Search
  • Bruce Campbell MD

The VA - A Book Reading in the Operating Room and a Few Memories

I was honored to read stories and share writing insights with my friends and colleagues in the OR at the Zablocki VA Medical Center today. Thanks for the warm reception!




I did my first rotation at the VA in July 1980 as a brand new PGY1. Many of the people I spoke to today had not yet been born then, of course. The VA has changed quite a bit but not nearly as much as our other campuses. Here are a few things that I remember from 1980 that no longer hold true:

  • We routinely had thirty patients on the ENT Service, many of whom stayed in the hosptial for months. It was common to admit someone in the fall when the weather turned cold and discharge them in the spring. Some would be hospitalized for their entire course of radiation therapy. I remember one veteran who was on our service for at least two years, hoping to heal his wounds after a laryngectomy.

  • There was a sixteen-bed open ward on our floor (5A South). Making rounds was simple and we moved from one bed to the next. The vets would rat each other out if someone had refused medications, was still smoking when they assured us that they had quit, or wasn't complying with physical therapy.

  • There was no such thing as outpatient surgery. Everyone was admitted the night before and stayed at least one night after. No one could be admitted for an elective procedure over the weekend, so patients undergoing surgery on Monday had to be admitted on Friday, then sent out on a pass until Sunday evening.

  • Our section chief insisted that the pathology report be back before a patient was discharged (apparently in response to a missed report at some point in the past), so a patient undergoing a direct laryngoscopy (now an in-and-out procedure) would be admitted on Friday, have the procedure on Monday, and go home after the pathology report came back on Thursday.

  • Patients who were at risk for alcohol withdrawl could have beer from the refrigerator in the nursing station. As I recall, it was not very good beer.

  • The cafeteria closed at 2:30 for the day, so if I was on call wanted to eat anything between 2:30 pm and 7:00 am, I had to bring an entire meal from home. Or have nothing to eat.

  • Smoking was permitted anywhere in the building. The VA had the cheapest cigarettes in town because there was no state tax. It was common to see patients pushing wheelchairs full of cigarette cartons to their cars after clinic visits. Ironically, the VA was the first Milwaukee-area hosptial to ban all smoking in the building, although there was pushback from the VFW and the American Legion. The VA built heavily utilized smoking shelters and initially put them right outside the front door. Not a good look.

  • The operating room was on the second floor but the ICU was on the seventh floor. Waiting for elevators and navigating long corridors while moving very sick patients to the ICU from the OR was sometimes terrifying.

  • As surgical trainees, we had frighteningly little supervision in the operating room and none at all in clinic. There was a coding system for faculty involvement in surgery ranging from 1 ("faculty surgeon scrubbed in and performing the case") to 5 ("faculty surgeon in town and available by telephone"). We did a lot of surgery as residents that would have been 3s and 4s. That never happens these days; the staff won't bring a patient into the OR unless the faculty member is present, in scrubs, and ready to go. Somehow, the lack of having faculty present seemed "normal" back then. It was wrong.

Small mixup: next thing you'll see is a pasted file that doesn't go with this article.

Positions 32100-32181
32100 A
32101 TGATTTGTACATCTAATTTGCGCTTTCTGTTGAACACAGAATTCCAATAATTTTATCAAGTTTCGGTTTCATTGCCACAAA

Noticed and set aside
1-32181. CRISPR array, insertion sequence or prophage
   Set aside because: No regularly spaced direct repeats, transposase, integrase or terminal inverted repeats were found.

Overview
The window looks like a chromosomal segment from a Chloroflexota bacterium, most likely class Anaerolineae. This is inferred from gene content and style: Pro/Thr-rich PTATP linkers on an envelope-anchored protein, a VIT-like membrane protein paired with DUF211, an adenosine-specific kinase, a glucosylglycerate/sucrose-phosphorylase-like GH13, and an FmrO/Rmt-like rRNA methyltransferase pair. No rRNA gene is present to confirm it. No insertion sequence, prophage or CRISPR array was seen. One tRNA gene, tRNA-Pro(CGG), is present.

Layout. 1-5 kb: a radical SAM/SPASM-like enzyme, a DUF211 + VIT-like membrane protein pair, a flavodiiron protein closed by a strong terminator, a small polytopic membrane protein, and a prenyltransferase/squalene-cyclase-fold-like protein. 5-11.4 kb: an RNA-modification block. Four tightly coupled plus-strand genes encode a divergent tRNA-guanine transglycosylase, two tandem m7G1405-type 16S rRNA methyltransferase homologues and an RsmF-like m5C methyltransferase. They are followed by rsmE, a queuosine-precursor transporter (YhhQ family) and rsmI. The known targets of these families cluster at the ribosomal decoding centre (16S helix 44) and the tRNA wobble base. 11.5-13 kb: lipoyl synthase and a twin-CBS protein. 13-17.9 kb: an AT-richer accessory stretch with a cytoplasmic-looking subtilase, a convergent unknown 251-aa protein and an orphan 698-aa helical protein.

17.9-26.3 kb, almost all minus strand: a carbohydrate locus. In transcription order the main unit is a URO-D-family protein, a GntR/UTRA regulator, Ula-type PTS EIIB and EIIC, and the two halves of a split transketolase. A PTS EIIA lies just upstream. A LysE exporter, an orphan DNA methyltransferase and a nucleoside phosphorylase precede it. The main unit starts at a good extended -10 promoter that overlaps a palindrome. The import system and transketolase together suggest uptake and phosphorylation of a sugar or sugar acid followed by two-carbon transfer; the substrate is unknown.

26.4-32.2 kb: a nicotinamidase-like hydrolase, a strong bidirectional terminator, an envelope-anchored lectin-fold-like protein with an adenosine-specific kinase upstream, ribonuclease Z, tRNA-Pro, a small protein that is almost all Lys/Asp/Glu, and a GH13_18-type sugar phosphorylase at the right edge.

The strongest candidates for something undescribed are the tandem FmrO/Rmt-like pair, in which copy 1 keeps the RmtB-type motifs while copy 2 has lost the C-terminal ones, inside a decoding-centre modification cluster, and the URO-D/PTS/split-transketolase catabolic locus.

• The hosptial was built on the grounds of the Milwaukee Soldiers Home, an institution created in 1867. The current building was erected in 1966. When I was in training, it was the Wood VA Hospital. It was renamed the Clement J Zablocki VA Medical Center in 1984 after the powerful US Congressman in whose district the medical center sat. For years, there was a full-size recreation of Zablocki's office preserved as a museum piece near one of the entrances.

  • Two of the most important employees at the VA were the men who worked in the radiology department file room. Back in the days when all xrays were on film and needed to be sorted and filed, they had an uncanny ability to find any film at any time.

  • There were always a few employees that inexplicably kept their jobs despite assidiously accomplishing nothing while at work. As residents, we quickly learned who would help us and who would passively agressively make our lives harder. Maybe that is still true.

  • Early on, I was always struck that the VA was a small town that just happened to have some incidental healthcare functions. There was a post office, a barber shop, a nursing home, a police department that could make traffic stops and write tickets, a store and cafe ("the canteen"), a bowling alley, a house on the grounds for the center director, its own zip code, a cemetery, a motor pool, libraries, and plenty of signs telling you that this-or-that was prohibited. There was a row of bars across National Avenue that were patronized by hospital patients, some in VA pajamas and pushing IV poles.


Here is what hasn't changed, though. I began working there caring for a few WWI vets and mostly WWII vets. I actually met a hundred-year-old veteran of the Spanish American War (the era of which ended in 1902!). Now, most of the people I see with head and neck cancer are from the Vietnam War or Gulf War eras. No matter when they served, it has been an honor to be part of their care.


#AFoUSBook #AFullnessOfUncertainSignificance



77 views0 comments